Having a Certificate of Insurance on file isn't enough.
Once we finally receive the much sought after Certificate of Insurance and file it away we sigh with relief. Well, not so fast...
Most COIs are never reviewed once they are received; in fact, it's probably safe to say that most COIs are probably never reviewed at all but simply filed away. It's important to take a few minutes to review the following before filing and moving on.
- Certificate Holder (your organization):. Is this information correct as it appears on the COI? It is important that you as the Certificate Holder have the correct entity name or name(s) shown.
- Policy Effective/Expiration Date(s): There should be a current policy period shown.
- Date: The date shown in the upper right-hand corner of the COI should be today's date.
- Signature: There should be a signature from an authorized representative shown in the lower right hand corner of the form.
- Policy Number: Without this information you have nothing to reference.
- Named insured: The organization from which you've requested a COI. Is it correct?
- Coverage provided: Are the coverages you've requested shown on the COI?
- Policy limits: Are the limits you've requested shown on the COI?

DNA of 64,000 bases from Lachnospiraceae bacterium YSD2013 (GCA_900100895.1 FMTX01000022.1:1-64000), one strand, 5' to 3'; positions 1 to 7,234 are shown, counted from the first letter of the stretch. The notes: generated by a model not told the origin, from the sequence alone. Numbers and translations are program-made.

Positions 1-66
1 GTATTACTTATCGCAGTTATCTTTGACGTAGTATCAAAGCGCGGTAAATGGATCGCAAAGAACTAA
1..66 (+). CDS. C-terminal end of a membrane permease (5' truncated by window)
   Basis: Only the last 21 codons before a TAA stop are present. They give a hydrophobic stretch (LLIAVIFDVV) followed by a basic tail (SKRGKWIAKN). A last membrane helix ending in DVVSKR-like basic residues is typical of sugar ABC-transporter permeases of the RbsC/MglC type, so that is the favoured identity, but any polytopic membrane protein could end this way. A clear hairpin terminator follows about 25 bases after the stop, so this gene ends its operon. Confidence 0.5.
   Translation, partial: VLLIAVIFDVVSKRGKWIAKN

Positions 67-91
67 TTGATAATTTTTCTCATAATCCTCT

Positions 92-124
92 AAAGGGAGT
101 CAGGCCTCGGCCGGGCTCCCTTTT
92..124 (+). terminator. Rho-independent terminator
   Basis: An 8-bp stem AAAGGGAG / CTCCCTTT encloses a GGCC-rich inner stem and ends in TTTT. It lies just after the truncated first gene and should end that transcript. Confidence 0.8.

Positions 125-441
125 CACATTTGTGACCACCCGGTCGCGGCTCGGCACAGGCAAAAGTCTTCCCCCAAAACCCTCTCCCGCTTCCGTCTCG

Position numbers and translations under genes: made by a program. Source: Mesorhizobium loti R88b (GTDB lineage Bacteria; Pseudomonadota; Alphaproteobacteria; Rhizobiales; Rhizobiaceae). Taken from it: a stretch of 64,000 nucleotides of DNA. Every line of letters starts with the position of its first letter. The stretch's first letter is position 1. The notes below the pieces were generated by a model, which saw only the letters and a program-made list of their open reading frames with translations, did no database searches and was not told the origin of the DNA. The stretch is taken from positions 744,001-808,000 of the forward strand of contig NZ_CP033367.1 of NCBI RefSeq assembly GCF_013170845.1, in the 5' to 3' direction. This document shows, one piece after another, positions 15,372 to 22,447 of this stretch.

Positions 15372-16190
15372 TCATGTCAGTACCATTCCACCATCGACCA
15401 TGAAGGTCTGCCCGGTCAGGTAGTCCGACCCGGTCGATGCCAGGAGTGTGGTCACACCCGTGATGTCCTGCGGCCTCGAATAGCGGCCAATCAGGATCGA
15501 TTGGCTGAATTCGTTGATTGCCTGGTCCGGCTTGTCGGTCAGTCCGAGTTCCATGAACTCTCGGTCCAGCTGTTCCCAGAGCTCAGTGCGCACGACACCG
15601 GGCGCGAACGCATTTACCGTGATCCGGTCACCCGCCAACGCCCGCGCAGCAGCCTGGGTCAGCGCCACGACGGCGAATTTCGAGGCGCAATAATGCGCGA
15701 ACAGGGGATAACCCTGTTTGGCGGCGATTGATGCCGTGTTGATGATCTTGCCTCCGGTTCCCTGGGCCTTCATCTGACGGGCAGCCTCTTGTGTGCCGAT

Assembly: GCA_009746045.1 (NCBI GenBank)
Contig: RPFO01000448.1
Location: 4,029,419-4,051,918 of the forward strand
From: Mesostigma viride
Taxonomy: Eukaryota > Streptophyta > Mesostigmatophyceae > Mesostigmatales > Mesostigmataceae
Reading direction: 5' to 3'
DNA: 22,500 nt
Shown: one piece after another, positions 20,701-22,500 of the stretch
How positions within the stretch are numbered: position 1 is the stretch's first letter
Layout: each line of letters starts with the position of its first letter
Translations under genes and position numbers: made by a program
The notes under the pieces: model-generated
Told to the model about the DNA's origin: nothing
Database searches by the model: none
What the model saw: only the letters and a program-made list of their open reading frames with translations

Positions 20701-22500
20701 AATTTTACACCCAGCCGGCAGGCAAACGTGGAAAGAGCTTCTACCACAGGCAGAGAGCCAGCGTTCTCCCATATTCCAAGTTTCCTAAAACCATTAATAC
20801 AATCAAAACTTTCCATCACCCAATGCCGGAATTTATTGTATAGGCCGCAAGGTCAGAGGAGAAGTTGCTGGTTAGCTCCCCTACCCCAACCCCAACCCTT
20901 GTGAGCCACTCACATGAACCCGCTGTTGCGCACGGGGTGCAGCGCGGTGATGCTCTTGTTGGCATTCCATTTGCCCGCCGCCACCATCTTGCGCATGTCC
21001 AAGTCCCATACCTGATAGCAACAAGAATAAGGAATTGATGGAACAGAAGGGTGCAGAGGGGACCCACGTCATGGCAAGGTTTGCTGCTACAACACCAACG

- Name of the issuing insurance carrier: Is a carrier indicated for every policy listed?
- Additional requirements: If you ask for specific language in the Description of Operations box, such as for Additional Insured, does it appear as your require?
It's also a good idea to have another person or persons within your organization review the COI as one or more of the above items are often missed or overlooked.
It's important to remember a Certificate of Insurance is NOT an insurance policy, and does not serve to provide, endorse, amend, extend or alter in any way the terms of an insurance policy. Only an endorsement, rider or amendment to the policy can effect changes in coverage. Reference to a contract between the client and a third party on a certificate does not provide coverage.